D.C. Restaurant Owner Famed for Feeding Homeless Faced Losing Business — Until Donations Poured In

Joelle Goldstein
·5 min read

gofundme Kazi Mannan (center), the owner of Sakina Halal Grill in D.C.

A Washington D.C. restaurant owner who went out of his way to feed people in need has received an outpouring of support after suffering his own financial hardships amid the coronavirus pandemic.

For years, Sakina Halal Grill owner Kazi Mannan was known in his community for offering free meals to the hungry, poor or homeless, according to ABC affiliate WJLA.

Located just a few blocks from the White House, Mannan's restaurant had a no-questions-asked policy and provided food to any person who came in and said they were hungry. Without spending a dime, they too could enjoy an all-you-can-eat buffet of authentic Pakistani Indian food with dignity.

It is estimated that Mannan and his staff served over 16,000 free meals in 2018 alone, the outlet reported. By 2020, though, Mannan was the one in need: his business was forced to close its doors for four months and struggled to survive as the pandemic threw the economy into a tailspin.

In a last-ditch effort, the restaurant owner turned to WJLA on Friday and set up a GoFundMe page, in hopes people would hear about his struggles and purchase a meal or donate to help keep his business alive.

Within 24 hours of his plea for help, Mannan managed to raise $100,000 on the GoFundMe, according to WJLA. And as of Thursday, his GoFundMe had brought in over $261,000.

"A few days ago you did a story on me and how I am struggling, I had tears of fear," Mannan told WJLA on Monday. "I have today, tears of joy!"

gofundme Kazi Mannan, the owner of Sakina Halal Grill, cleaning up his restaurant

RELATED: Coronavirus Pandemic: How to Help Your Community, from Donating Blood to Supporting Small Businesses

According to the outlet, Mannan's desire to feed those in need came from his own experiences after immigrating to the United States from a small village in Pakistan in 1996, with just $5 in his pocket.

"Once upon a time, I was in a similar situation where I didn't have enough money to eat," he explained to WJLA in February 2019. "You pass by a restaurant but never able to go in. When you don't have money, nobody is going to let you in."

When he finally opened Sakina Halal Grill in 2013, Mannan vowed to help people who were struggling like he once was.

"People have a fear that a lot of homeless people have mental issues, health issues, they are dirty, not clean and if you let them come in they will ruin your business," Mannan told WJLA. "I tell them, 'Look at my life and look at my restaurant — does this look dirty to you?'"

The restaurant owner knows many of his patrons' orders by heart and tailors some meals to their specific health issues. For example, for those who have problems with their teeth, Mannan provides boneless, tender chicken, WJLA reported.

gofundme Kazi Mannan with a patron inside his restaurant

RELATED: Facebook Rolls Out New Features to Support Small and Local Businesses Amid Coronavirus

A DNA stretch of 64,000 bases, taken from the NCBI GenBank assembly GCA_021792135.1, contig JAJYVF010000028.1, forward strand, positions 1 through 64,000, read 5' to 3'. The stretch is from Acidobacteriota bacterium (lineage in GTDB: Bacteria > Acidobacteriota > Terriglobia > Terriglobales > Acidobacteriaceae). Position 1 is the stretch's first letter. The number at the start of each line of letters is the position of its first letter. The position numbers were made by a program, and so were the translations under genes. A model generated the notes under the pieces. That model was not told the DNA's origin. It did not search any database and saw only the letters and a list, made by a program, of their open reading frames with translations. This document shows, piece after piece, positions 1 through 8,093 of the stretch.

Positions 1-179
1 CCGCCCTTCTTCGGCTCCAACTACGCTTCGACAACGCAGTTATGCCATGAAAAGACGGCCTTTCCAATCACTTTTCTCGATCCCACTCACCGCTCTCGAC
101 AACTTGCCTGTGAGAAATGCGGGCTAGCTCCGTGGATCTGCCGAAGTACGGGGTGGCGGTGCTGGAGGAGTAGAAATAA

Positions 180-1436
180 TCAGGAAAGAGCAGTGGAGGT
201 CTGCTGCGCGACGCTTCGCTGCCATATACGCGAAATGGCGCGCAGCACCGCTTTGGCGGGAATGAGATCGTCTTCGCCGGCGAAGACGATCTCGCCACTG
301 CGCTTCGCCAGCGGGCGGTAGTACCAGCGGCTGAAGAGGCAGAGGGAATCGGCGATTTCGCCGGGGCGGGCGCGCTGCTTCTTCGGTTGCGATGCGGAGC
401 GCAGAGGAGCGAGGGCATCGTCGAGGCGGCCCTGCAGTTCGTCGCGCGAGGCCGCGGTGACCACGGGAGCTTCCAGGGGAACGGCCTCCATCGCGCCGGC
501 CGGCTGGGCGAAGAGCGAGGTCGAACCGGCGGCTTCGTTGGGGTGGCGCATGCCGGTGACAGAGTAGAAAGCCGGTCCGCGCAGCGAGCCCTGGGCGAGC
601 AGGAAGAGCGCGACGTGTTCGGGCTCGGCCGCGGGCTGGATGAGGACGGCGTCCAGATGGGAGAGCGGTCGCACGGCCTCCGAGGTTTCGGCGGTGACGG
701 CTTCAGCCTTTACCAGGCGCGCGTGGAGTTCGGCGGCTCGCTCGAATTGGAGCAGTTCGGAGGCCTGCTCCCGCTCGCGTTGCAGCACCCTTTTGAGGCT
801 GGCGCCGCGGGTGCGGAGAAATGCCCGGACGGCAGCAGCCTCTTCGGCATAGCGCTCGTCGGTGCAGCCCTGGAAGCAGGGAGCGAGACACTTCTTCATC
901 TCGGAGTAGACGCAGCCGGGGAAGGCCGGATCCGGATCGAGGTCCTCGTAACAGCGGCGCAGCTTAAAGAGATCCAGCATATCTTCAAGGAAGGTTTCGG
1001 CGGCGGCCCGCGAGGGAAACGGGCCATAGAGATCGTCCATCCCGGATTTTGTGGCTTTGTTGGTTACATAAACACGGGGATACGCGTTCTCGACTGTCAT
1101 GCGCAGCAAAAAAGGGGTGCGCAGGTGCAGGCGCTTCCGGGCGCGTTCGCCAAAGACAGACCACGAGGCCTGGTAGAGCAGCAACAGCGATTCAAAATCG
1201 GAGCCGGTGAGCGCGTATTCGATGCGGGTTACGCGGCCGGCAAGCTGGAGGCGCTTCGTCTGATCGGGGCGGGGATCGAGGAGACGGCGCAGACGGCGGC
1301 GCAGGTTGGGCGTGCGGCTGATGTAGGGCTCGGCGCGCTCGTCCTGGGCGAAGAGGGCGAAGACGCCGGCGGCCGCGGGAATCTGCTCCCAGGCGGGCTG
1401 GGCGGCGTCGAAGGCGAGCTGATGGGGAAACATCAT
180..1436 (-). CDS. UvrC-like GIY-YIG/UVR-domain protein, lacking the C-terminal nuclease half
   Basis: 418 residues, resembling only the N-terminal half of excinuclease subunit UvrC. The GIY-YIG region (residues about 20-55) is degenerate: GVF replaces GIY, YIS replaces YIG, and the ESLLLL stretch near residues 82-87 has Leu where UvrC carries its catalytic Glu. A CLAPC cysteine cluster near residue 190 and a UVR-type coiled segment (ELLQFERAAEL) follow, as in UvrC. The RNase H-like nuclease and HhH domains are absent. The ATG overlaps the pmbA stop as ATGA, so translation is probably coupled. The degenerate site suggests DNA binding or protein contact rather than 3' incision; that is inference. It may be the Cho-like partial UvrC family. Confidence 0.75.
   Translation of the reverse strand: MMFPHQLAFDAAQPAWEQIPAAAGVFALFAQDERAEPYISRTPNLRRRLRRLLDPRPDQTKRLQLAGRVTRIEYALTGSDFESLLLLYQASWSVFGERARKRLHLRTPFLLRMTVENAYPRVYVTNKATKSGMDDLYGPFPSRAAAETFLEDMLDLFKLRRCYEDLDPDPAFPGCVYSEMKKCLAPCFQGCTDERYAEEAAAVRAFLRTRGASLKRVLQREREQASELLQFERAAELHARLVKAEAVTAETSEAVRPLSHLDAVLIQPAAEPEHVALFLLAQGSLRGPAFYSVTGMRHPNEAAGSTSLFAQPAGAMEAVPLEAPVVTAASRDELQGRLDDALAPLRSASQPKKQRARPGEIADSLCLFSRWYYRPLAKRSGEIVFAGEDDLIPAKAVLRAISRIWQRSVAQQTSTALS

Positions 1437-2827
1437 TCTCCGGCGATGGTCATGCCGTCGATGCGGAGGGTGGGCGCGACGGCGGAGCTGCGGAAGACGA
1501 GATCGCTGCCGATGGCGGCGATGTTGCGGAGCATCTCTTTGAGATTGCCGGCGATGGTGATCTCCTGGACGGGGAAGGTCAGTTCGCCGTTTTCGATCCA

"[He] introduced a new model of empathy and kindness in America when he opened his restaurant to every person who needs a refuge from their daily hunger," the GoFundMe page reads. "He has never differentiated between a paying or non-paying customer as he is constantly aware of his journey to success — and the difficulties along the way."

"Sakina Halal Grill has proudly served meals to the homeless independently and unsupported by any donations from patrons," the fundraiser adds. "He has always refused the offers as Sakina Halal Grill has been able to sustain this mission with its own funds and the prayers of the community."

Unfortunately, those funds were not enough to sustain his business through a global pandemic, and Mannan said he found himself going from a booming restaurant to no customers. He even had to cut the staff down from 15 to two employees.

"Business was doing very well. Before COVID-19 hit, we were feeding 70 to 80 people free meals a day," Mannan explained to WJLA in Friday's interview. "Right now we are in a bad shape and unable to pay rent. I am unable to pay my mortgage."

When he turned to the local outlet for help, Mannan said it was something he never thought he would have to consider.

"It was heartbreaking for me to ask the public to come out and support me," he told WJLA before the donations poured in, many with well wishes from people around the globe.

RELATED VIDEO: Georgia Bar Owner Removes Over $3,000 From Bar Walls to Give to Her Employees

Georgia Bar Owner Removes Over $3,000 From Bar Walls to Give to Her Employees

The Sand Bar owner Jennifer Knox tells CNN "we're all in this together"

The donations come weeks before Giving Tuesday, which takes place on Dec. 1 and brings people together in unity and giving.

To find and support more people and organizations who are going above and beyond to assist those in need, visit the new GoFundMe Basic Necessities Cause. PEOPLE has partnered with the fundraising platform to raise awareness and provide avenues for our readers to take action.

Though Mannan had to put a temporary halt on feeding the needy in his community, he said he plans on returning to the usual routine with the help of the GoFundMe donations.

"I promise you I won’t disappoint you. We are going to do very big things," he told WJLA. "I can never imagine in my life how much you all trust me and care for me because you saw my heart that I genuinely care for others."

Those interested in donating to Mannan's GoFundMe can so do here.